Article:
All About That Bass
Meghan Trainor
Is Your Love Big Enough?
Lianne La Havas

I love art. I love paintings and formal pieces but I also love well done graffiti and, especially, those little doodles in places they “don’t belong.” I’m on the train right now and someone has scratched out a goofy little dinosaur creature coming out of the window that I’m facing. And I love it. I love that there’s something right in front of me that’s inviting me to a world outside of “real.” That little pieces of art like this provide open doorways to step out of regular and normal for just a minute. Or hours. Either way, that tiny dino-shaped doorway is there.

resolutionart:

week 29: black ink

resolutionart:

week 29: black ink

Wishing Well
The Oh Hello's
maine —> massachusetts

maine —> massachusetts

tasmaniabehindthescenery:

Photo Credit: Published by scottyscottyscotty

tasmaniabehindthescenery:

Photo Credit: Published by scottyscottyscotty

travelthisworld:

Where the streets have no name
Bama, Guangxi, China | by Robert Lio

travelthisworld:

Where the streets have no name

Bama, Guangxi, China | by Robert Lio

House of Gold
Twenty One Pilots

"My response to the “I am not a feminist” internet phenomenon….

First of all, it’s clear you don’t know what feminism is. But I’m not going to explain it to you. You can google it. To quote an old friend, “I’m not the feminist babysitter.”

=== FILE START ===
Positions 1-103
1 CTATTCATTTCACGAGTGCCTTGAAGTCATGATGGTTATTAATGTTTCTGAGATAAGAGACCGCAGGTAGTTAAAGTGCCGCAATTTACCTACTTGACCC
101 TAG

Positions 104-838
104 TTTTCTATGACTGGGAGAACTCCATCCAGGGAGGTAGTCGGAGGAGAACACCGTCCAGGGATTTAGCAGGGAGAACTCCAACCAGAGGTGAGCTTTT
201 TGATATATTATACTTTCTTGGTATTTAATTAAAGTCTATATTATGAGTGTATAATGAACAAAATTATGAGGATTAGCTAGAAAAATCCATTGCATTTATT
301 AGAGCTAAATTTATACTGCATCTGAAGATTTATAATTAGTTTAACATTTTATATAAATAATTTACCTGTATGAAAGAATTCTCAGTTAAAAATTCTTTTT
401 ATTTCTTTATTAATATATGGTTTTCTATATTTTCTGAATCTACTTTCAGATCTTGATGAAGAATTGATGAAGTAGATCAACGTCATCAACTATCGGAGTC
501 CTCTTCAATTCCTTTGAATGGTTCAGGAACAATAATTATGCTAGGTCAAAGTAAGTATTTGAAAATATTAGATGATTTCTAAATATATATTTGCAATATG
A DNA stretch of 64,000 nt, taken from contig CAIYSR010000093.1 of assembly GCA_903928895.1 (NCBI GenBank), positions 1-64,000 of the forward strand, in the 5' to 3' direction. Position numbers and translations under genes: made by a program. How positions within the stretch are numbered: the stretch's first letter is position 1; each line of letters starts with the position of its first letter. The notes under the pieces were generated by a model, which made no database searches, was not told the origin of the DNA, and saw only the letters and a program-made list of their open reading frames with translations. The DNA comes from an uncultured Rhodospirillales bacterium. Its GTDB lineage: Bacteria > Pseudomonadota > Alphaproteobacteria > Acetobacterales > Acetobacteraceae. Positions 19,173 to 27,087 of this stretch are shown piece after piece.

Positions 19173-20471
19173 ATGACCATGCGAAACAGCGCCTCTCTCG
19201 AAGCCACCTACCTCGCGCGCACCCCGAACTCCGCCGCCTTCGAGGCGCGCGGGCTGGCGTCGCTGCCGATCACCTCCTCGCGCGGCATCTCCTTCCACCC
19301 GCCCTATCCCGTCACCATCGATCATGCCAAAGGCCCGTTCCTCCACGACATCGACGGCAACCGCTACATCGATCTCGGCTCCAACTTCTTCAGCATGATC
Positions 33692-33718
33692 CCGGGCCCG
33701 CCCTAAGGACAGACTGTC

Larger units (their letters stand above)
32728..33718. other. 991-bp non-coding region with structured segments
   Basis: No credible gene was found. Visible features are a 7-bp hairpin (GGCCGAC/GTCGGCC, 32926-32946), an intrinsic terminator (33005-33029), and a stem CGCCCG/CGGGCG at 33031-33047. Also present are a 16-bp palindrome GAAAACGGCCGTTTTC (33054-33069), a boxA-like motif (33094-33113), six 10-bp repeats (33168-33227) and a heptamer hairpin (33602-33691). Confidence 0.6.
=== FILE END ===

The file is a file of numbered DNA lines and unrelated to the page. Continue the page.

But here is what I think you should know. You’re insulting every woman who was forcibly restrained in a jail cell with a feeding tube down her throat for your right to vote, less than 100 years ago. You’re degrading every woman who has accessed a rape crisis center, which wouldn’t exist without the feminist movement. You’re undermining every woman who fought to make marital rape a crime (it was legal until 1993).

You’re spitting on the legacy of every woman who fought for women to be allowed to own property (1848). For the abolition of slavery and the rise of the labor union. For the right to divorce. For women to be allowed to have access to birth control (Comstock laws). For middle and upper class women to be allowed to work outside the home (poor women have always worked outside the home). To make domestic violence a crime in the US (It is very much legal in many parts of the world). To make workplace sexual harassment a crime.

In short, you know not what you speak of. You reap the rewards of these women’s sacrifices every day of your life. When you grin with your cutsey sign about how you’re not a feminist, you ignorantly spit on the sacred struggle of the past 200 years. You bite the hand that has fed you freedom, safety, and a voice.”

— Libby Anne

Thank you for putting this into words, and thank you Morgan for sharing this. This is something I have tried to make sense of privately for what feels like forever. We’ve only come so far because of the women and men who have pushed us to do so. And every man and woman comes from a woman. How can we bite the hand that feeds us the things that have been so crucial to our everyday lives?